“Heat-related fatalities can be prevented by taking precautions when temperatures rise,” said IEMA Director Alicia Tate-Nadeau in a press release. “We ask all Illinoisans to take measures to safeguard their families and check in on friends and neighbors who may be vulnerable to extreme heat and humidity.”
IEMA says being aware is key. The public needs to pay attention and take notice of any heat watches, warnings or advisories. Updates by the National Weather Service (NWS) offices are helpful in knowing when the height of the heat will hit.
The NWS currently has issued a heat advisory for Naperville and the surrounding areas from Tuesday at noon until Wednesday at 8 p.m. Afternoon heat index values are expected to hit between 105 to 109 degrees both days. Pet owners should also keep an eye out for signs of heat exhaustion or heat stroke in their pets, such as vomiting, diarrhea, excessive panting, lethargy, or swollen gums.
Tips For Beating The Heat
During extreme heat, it’s important to stay hydrated. IEMA advises avoiding drinking alcohol or caffeinated beverages.
Clothing choices are important as well. Lightweight, loose-fitting clothing should be worn if you are outside, and it’s best to stick to shaded areas if possible. Sunscreen is a must. While outside, strenuous activities should be avoided. Staying inside in an air conditioned space is advised.
Other tips from the City of Naperville include taking a cool bath or shower to cool down, and using your oven and stove less to keep your house temperature lower.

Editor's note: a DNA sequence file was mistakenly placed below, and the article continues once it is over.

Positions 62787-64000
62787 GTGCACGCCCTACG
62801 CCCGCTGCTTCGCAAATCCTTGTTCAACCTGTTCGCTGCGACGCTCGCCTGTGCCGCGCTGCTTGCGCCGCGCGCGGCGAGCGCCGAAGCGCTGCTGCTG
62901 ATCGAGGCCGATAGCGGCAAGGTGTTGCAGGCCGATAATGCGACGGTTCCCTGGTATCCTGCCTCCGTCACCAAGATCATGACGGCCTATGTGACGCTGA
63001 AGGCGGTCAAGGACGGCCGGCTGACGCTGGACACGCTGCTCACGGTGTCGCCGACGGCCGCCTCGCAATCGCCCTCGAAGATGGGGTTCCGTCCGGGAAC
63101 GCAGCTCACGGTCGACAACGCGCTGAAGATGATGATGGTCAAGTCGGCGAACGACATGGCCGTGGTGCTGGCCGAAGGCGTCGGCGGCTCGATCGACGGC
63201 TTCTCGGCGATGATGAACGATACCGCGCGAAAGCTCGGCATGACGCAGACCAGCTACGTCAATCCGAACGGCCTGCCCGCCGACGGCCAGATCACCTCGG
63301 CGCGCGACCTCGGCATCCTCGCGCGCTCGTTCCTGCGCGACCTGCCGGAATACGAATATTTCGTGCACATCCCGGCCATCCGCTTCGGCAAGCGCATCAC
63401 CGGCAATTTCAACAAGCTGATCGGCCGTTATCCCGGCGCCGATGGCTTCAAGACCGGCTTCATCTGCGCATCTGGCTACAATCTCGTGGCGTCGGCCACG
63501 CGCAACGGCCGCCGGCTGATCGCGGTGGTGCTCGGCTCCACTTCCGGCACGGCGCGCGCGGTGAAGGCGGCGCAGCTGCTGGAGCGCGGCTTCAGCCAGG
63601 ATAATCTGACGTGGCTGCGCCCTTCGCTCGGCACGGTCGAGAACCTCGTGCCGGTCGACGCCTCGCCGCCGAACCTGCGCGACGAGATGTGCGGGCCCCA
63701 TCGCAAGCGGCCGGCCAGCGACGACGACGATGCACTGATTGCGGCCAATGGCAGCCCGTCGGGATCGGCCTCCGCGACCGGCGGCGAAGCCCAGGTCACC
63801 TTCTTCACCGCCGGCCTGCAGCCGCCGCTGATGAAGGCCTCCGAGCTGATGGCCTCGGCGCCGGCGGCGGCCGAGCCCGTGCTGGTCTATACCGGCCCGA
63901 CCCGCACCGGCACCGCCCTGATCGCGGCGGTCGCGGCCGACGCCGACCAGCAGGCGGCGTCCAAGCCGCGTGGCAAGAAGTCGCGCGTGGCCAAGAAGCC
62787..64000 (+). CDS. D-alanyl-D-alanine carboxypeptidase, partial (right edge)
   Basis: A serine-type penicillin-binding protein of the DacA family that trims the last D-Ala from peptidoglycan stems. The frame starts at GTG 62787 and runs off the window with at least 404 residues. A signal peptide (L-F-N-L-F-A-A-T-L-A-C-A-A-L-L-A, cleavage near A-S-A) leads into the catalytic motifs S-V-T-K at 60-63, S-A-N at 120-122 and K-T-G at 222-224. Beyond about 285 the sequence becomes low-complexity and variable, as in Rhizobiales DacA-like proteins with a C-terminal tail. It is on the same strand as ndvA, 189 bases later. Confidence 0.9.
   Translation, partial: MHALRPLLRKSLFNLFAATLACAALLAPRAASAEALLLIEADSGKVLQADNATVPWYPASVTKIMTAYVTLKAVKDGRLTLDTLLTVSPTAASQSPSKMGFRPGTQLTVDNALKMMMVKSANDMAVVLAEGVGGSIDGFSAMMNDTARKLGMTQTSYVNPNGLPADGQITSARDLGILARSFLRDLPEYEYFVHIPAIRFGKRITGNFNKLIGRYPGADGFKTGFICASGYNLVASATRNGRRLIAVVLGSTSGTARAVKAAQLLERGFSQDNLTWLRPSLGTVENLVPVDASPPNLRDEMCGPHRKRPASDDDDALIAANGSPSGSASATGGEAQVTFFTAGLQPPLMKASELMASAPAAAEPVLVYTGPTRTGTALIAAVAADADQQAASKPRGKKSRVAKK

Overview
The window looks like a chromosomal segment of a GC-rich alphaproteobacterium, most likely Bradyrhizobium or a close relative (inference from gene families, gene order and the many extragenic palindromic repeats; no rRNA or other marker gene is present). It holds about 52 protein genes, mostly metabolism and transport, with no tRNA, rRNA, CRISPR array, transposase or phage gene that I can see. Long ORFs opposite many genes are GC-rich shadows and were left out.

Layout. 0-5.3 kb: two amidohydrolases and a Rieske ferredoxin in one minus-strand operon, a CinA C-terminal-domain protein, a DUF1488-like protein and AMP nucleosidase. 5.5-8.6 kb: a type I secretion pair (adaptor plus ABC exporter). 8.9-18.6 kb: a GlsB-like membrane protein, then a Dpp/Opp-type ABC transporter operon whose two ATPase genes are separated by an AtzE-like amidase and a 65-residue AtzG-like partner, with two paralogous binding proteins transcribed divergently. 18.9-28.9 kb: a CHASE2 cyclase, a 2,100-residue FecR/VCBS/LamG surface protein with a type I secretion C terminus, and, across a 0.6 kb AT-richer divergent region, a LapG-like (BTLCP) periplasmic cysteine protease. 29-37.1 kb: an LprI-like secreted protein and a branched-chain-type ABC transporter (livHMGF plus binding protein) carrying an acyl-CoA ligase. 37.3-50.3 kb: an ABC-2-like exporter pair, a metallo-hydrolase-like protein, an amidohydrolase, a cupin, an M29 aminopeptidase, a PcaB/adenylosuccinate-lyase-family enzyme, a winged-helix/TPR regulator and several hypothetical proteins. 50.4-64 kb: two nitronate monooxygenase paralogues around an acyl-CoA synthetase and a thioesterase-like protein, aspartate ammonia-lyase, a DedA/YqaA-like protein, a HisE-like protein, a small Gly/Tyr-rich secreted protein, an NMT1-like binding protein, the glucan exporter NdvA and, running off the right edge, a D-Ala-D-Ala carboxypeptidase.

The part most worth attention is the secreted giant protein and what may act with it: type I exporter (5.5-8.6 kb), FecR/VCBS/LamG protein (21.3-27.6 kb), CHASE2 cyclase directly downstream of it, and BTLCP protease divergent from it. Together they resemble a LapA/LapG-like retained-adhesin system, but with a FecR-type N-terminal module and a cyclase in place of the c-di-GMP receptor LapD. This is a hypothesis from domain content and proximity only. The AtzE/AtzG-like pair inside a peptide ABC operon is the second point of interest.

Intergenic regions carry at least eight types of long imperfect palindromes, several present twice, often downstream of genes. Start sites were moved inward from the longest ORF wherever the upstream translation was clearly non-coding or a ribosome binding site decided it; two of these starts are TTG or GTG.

Check In On Others
This is the time to check up on neighbors, particularly if you have any elderly people living nearby. Others at risk in extreme heat include those overweight, infants and young children, and those who are ill, particularly with heart disease or high blood pressure. The public can contact the Naperville Police Department at (630) 420-666 to conduct a non-emergency wellness check on a loved one.
Children and pets should not be left in a closed vehicle for any length of time. According to IEMA, on a hot day, temperatures in a closed vehicle can reach up to 140ºF-190ºF within 30 minutes.
If you don’t have air conditioning, there are cooling centers available. Within Naperville, those include all three Naperville Public Library locations: the 95th Street Library at 3015 Cedar Glade Drive; Nichols Library at 200 W. Jefferson Ave.; and Naper Boulevard Library at 2035 S. Naper Blvd. Library locations are open from 9 a.m. to 9 p.m., Saturday from 9 a.m. to 5 p.m. and Sunday from 1 p.m. to 5 p.m.
The Municipal Center at 400 S. Eagle Street can also be used as a cooling center during the week. It’s open from 8 a.m. to 5 p.m. Monday through Friday.
The City of Naperville has a hot weather resources page available online with further tips and guidance.
Naperville News 17’s Kim Pirc reports.
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